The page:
Debating Data Monetization Vs. Privacy
Most drivers are unaware of the privacy they cede by using car-based apps.
The value of data generated by drivers and passengers in vehicles on the road has been apparent to those companies who see ways to monetize it. But is the public always willing to give up its privacy by supplying that data? “The car requires you to okay sharing of data every time you open an app,” noted Doug Betts, senior VP of J.D. Power, during an expert panel at the 2019 SAE WCX. One of the most common is with the use of a navigation app, such as Google Maps, where the map displays paid ads and, if you search, posts still others that are precisely targeted.
Karlyn Stanley, a senior policy analyst at the RAND Corp., one of the WCX panelists, noted the widespread requirement to okay (“sign off”) on end-user waiver-of-privacy agreements that require scrolling through a lengthy block of copy. She asked, “How many people understand or even read them?” adding that the ones she studied used language that typically required two years of college education.
Gen-Z less willing to share data
But does the motorist really want to share data with whomever is supplying the feature he is trying to access? Panel moderator Jeff Plungis, an automotive reporter for Consumers Reports, said, “There’s an assumption that consumers are comfortable with giving away their data. CR is not so sure.” A major issue, he said, is that people don’t know what the data is being used for. As an example, he pointed out that CR found TV sets were easily hacked and that one manufacturer was able to get information on what people were watching.
Betts told the panel that a J.D. Power survey indicated that only 40% of baby boomers were generally willing to share automotive data, and only 18.3% of Generation Z were – and even then, with the assumption of “anonymitization.” And they want benefits for such acceptance. The type of data also is a factor, noted Gahl Berkooz, VP of data analytics and monetization for ZF Friedrichshafen AG. “When it comes to deep technical data, there may be greater opportunities,” he said, then concluded: “There may be more sensitivity on personal data.”
RAND’s Stanley noted a study that found that even efforts to create anonymity are “not a panacea.” With just four points of data, she said, 90% of people could be identified. “It’s hard to be anonymous today,” added Charles Egan, CTO of Blackberry, “so we have to be cautious.” He continued, “cars are being connected, so we need to protect that data and be clear about what is being collected. Eventually, people will want checks and balances, including against some uses of machine learning. So, it’s important to go carefully, because data is the new currency.” In Europe the collection and use of data is regulated, ZF’s Berkooz added, and in the automotive area it transcends under-utilization.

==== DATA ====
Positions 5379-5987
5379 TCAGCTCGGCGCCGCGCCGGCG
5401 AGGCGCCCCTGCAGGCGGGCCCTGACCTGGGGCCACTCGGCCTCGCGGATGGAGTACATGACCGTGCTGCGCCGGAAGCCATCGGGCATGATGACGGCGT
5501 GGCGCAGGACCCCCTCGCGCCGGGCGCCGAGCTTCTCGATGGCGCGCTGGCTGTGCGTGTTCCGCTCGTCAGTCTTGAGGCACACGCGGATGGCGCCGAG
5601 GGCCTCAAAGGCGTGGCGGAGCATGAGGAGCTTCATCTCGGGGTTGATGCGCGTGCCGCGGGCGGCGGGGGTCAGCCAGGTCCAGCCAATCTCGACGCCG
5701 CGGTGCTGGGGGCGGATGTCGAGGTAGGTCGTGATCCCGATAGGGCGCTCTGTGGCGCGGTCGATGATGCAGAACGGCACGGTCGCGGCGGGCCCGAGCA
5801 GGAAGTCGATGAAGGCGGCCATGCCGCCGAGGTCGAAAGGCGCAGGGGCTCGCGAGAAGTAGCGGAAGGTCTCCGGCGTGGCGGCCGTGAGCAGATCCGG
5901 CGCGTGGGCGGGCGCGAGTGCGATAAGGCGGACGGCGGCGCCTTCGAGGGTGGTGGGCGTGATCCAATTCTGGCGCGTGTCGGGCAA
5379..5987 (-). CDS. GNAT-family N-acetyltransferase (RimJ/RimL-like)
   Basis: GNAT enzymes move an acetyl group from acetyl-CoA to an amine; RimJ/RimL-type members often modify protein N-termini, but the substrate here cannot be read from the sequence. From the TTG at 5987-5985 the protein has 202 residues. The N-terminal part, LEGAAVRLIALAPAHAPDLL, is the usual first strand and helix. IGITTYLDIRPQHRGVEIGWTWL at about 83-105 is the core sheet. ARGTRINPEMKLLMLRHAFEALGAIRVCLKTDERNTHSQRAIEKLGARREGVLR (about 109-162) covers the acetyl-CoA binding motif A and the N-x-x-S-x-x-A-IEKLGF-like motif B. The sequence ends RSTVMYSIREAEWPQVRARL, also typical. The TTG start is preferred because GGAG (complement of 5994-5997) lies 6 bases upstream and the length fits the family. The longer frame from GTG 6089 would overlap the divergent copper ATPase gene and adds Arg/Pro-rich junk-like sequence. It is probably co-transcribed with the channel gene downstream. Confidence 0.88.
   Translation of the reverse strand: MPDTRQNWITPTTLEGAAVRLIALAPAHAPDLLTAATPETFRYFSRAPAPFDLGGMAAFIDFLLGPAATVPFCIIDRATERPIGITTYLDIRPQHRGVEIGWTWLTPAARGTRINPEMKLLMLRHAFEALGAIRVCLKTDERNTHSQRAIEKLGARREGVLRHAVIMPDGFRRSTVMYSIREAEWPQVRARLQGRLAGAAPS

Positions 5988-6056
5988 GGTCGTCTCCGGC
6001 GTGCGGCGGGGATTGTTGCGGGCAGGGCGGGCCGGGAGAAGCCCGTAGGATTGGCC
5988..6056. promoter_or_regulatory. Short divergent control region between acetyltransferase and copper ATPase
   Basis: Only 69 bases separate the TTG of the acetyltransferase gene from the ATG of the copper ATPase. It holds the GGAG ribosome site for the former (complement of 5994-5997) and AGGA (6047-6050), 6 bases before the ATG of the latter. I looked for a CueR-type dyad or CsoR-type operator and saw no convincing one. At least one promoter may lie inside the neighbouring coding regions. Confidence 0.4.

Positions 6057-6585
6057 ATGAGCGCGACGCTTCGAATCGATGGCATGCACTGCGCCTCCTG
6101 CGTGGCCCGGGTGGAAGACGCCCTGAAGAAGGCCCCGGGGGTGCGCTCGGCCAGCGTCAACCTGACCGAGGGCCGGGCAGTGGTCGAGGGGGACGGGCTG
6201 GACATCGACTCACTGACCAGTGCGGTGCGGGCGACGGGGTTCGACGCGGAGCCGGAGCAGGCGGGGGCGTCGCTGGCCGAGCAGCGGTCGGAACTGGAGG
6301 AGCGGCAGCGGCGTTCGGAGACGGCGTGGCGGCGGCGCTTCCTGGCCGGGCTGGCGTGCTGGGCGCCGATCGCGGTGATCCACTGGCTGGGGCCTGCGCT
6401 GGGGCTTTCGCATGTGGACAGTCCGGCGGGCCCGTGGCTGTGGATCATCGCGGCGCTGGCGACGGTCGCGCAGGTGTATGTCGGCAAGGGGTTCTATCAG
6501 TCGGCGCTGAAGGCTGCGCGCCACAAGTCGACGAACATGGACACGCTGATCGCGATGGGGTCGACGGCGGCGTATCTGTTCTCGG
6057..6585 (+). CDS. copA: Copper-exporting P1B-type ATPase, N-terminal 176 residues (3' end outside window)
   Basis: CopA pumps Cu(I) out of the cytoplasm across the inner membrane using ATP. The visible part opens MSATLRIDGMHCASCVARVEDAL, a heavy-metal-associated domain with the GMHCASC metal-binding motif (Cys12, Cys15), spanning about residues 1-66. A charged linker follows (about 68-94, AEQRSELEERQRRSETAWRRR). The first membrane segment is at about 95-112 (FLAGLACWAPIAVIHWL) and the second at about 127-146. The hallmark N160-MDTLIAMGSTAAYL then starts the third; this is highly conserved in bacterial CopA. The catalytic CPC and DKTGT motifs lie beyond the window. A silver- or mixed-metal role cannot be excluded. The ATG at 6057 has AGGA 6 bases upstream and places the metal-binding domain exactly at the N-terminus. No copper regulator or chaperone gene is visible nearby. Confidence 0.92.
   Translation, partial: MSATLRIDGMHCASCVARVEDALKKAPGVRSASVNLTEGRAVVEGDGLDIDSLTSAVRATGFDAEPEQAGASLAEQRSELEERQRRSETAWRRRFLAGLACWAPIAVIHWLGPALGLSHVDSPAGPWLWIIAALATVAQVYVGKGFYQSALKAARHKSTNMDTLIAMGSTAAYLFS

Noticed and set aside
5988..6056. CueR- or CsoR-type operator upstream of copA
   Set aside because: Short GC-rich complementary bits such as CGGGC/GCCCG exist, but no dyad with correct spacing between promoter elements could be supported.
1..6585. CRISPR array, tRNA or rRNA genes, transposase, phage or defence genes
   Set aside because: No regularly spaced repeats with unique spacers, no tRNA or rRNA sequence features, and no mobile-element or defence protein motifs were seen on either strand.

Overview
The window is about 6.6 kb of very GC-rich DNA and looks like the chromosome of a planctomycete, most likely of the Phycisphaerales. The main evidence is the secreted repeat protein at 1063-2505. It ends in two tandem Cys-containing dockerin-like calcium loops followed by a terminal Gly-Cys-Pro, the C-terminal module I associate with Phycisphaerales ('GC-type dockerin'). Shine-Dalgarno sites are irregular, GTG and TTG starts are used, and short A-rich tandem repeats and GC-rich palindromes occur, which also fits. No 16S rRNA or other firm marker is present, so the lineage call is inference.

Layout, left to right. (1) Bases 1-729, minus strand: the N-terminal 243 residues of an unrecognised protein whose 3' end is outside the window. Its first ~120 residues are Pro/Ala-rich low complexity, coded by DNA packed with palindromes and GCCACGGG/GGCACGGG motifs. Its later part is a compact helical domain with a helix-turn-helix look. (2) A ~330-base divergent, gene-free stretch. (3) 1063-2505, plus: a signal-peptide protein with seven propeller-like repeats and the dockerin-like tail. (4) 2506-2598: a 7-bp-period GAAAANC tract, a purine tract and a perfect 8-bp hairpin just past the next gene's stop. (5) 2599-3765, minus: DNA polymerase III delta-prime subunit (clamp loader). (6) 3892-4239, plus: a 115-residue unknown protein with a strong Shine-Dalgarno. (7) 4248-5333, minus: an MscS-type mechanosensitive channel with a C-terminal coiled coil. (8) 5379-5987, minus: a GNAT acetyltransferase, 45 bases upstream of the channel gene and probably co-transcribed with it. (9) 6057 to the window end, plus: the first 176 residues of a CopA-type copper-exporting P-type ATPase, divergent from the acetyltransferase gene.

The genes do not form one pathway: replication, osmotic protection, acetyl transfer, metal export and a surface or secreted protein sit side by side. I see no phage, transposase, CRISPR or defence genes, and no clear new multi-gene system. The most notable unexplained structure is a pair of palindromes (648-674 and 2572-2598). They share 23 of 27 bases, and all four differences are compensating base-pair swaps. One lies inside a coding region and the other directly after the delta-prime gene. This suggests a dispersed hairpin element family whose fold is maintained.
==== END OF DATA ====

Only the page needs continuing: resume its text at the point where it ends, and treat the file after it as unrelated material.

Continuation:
You’re being watched
As noted by J.D. Power’s Betts, “The genie has been out of the bottle with smartphones.” If the data is going to insurance companies, people will fear that going through a stoplight or speeding is going to affect the rates they pay. However, he added, transferring details of vehicle body damage following an accident would enable an insurance company to advise a body shop and put the needed parts on immediate order, so needed repairs could be done expeditiously, an obvious economic benefit.
The value of data often extends into less-obvious areas. Ellen Partridge, of the Shared Use Mobility Center, a public-interest group, noted the deployment of public-use electric scooters in many cities, including Detroit. “Where they go and where they’re left” is data of commercial interest beyond the scooter companies, she said. And of course, the identities of the customers are logged. As RAND’s Stanley noted: “People could feel they’re being surveilled. Consumers must be confident their data is being used responsibly.”
If people decline to share their data, will this capability be limited “for the greater good,” as in vehicle-to-vehicle communications for traffic safety? This point was raised by Blackberry’s Egan and reinforced by Shared Use’s Partridge, who saw traffic information as “public data,” with much of it collected from road-mounted sensors and cameras.